Phenols and Salicylates: What They Are and Why It Matters

by Jordan Reasoner

Phenols are nothing more than natural chemicals made up of a benzene ring with one or more hydroxyl (OH) groups attached to it (science talk for how it is put together). They are found in many of the foods we eat like fruits, veggies, and nuts and can also be man-made for use in common non-food applications such as toothpaste, hair dyes, medicine, and disinfectants. It is important to remember that most foods have some level of phenols in them (there are many subgroups, compounds, and close chemical relatives) and that they are natural and can even be beneficial to the body, as is the case with antioxidants in fruit.

Salicylates are one type of phenol in the phenol family and scientists believe they are produced by plants for use as their own natural protection from diseases, insects, fungi, and harmful bacteria. They are made up of a phenol compound with an additional COOH group (more science talk about how it is put together). As it turns out, salicylates are chemically very similar to the man-made chemical acetylsalicylic acid, more commonly known as Aspirin.

Dr. Feingold is probably the most widely-known individual to study this chemical, as he developed what is now referred to as the Feingold Diet. Parents with children on the Autism Spectrum are usually familiar with his work. He started out in the 1960s, as a pediatrician and allergist, studying children’s negative reactions to aspirin. Through his work, he found that many other dietary chemicals were causing physical and even behavioral reactions in his patients. He developed the Feingold Diet to eliminate all food additives, colorings, and salicylates.

Why Do People React to Them?

In a normal body, one with the correct levels of sulfates and liver enzymes, phenols and salicylates are easily metabolized. The body utilizes what it needs from the chemicals and properly disposes of the rest through the bowels. In those whose levels are abnormal, or in the case of leaky gut syndrome, intolerance to this chemical family can occur rather quickly.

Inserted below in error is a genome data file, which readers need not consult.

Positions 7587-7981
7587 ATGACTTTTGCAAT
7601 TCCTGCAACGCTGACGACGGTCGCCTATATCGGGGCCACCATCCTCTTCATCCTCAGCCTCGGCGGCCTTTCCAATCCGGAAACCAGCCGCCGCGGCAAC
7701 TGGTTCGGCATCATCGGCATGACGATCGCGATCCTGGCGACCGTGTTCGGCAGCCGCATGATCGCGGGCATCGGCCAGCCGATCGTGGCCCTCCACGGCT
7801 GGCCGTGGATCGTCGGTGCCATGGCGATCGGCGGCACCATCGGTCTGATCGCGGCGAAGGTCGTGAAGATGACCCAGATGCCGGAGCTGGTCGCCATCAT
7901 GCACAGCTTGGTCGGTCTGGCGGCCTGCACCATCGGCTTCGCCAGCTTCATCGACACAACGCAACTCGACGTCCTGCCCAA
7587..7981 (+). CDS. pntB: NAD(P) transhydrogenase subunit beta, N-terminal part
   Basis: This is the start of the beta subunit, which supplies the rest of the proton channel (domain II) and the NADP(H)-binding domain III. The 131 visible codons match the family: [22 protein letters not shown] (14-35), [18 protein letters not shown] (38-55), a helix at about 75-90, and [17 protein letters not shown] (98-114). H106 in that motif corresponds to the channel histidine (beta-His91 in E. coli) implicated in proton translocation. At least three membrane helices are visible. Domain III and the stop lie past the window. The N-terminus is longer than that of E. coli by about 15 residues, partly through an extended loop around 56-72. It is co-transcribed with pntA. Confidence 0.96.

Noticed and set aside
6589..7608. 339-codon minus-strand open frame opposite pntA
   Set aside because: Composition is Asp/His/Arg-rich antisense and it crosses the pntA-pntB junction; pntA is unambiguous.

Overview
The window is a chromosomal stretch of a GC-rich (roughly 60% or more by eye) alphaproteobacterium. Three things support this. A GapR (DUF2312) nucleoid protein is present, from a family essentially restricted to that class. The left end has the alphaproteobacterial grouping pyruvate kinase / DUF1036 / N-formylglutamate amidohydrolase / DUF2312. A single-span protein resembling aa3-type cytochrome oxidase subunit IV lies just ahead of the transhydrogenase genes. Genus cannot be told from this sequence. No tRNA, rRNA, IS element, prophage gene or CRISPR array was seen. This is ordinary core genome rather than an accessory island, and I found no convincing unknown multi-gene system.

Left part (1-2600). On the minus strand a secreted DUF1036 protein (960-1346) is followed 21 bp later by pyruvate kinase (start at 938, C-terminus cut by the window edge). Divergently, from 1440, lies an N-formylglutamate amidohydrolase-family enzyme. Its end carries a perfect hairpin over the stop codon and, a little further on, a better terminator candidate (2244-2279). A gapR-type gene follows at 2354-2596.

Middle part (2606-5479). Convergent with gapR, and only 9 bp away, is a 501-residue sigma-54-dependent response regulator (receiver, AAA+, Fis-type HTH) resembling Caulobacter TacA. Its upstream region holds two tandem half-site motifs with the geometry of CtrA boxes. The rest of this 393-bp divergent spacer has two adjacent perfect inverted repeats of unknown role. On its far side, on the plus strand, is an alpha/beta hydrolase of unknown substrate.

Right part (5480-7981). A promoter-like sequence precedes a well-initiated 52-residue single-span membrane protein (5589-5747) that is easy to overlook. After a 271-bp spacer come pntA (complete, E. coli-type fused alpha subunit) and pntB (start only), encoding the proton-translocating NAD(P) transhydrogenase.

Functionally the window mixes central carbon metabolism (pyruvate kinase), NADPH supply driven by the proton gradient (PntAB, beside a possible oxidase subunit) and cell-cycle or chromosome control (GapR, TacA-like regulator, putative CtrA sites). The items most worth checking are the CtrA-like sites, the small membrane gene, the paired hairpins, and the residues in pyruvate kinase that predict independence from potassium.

Many people with gut issues, such as yeast/bacteria overgrowth or digestive diseases, can develop salicylate intolerance as a result of leaky gut Syndrome.  Leaky gut is a result of various digestive problems and occurs when the small intestine becomes too damaged to properly filter the size and types of food particles or chemicals that enter the bloodstream (for more on leaky gut read this). When these improper particles are allowed to repeatedly enter the bloodstream, the body tries to get rid of them by triggering an immune system response. Because phenols/salicylates are so common in most foods, a person with a leaky gut will have much higher than normal levels of these chemicals in their blood and can very quickly develop intolerances to these specific particles.

Why Can It Affect Children on the Autism Spectrum More?

Research by Dr. Rosemary Waring, at the University of Birmingham, found that children on the Autism Spectrum have low levels of the enzyme phenol-sulfotransferase-P (the enzyme that breaks down the phenol and amine families, also known as PST) and the substrate it uses: sulfates. Sulfates are a key tool the body uses in the process of detoxification and breaking down phenols such as salicylates. Without normal levels of sulfates in the body the sulfotransferase enzyme cannot do the task it was created to do: metabolize salicylates. So, there are two problems